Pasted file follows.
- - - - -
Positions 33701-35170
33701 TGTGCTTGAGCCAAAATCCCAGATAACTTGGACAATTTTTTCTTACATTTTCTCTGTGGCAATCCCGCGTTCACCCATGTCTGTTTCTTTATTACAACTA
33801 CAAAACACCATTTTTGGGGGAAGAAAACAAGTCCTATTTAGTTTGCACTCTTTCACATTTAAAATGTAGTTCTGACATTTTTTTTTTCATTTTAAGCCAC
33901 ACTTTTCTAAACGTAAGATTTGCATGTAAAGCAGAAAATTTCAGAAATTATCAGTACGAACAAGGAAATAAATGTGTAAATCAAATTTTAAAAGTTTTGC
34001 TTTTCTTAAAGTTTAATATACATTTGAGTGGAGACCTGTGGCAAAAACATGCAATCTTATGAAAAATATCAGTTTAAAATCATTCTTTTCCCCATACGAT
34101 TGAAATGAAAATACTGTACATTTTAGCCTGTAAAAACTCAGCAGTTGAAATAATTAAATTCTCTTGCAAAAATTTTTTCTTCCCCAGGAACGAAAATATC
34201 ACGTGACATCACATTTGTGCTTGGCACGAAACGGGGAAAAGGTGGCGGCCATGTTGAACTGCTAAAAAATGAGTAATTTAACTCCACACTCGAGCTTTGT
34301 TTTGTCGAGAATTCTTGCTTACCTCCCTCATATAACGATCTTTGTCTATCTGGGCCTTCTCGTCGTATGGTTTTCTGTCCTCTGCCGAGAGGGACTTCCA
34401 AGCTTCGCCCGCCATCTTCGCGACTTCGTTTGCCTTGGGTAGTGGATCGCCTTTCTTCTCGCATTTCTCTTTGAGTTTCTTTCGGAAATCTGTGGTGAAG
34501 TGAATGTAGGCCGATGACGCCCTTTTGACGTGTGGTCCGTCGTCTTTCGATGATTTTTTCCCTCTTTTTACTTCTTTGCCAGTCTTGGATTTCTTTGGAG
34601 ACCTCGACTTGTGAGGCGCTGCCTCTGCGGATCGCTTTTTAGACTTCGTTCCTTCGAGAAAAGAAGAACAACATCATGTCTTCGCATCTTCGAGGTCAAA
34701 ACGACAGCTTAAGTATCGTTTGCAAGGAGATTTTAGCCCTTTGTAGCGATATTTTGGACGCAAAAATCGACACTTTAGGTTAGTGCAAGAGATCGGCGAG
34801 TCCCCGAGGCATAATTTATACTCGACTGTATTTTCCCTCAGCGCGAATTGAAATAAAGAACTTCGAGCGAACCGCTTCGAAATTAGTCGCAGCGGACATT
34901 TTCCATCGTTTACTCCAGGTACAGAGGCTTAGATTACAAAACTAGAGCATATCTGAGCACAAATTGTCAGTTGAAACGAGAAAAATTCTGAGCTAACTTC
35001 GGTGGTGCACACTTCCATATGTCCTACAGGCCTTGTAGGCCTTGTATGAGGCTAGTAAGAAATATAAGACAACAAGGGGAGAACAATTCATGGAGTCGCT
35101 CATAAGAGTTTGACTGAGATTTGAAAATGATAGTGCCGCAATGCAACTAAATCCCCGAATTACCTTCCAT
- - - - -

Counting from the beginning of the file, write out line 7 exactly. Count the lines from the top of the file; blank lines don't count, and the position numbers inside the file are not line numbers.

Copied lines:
34201 ACGTGACATCACATTTGTGCTTGGCACGAAACGGGGAAAAGGTGGCGGCCATGTTGAACTGCTAAAAAATGAGTAATTTAACTCCACACTCGAGCTTTGT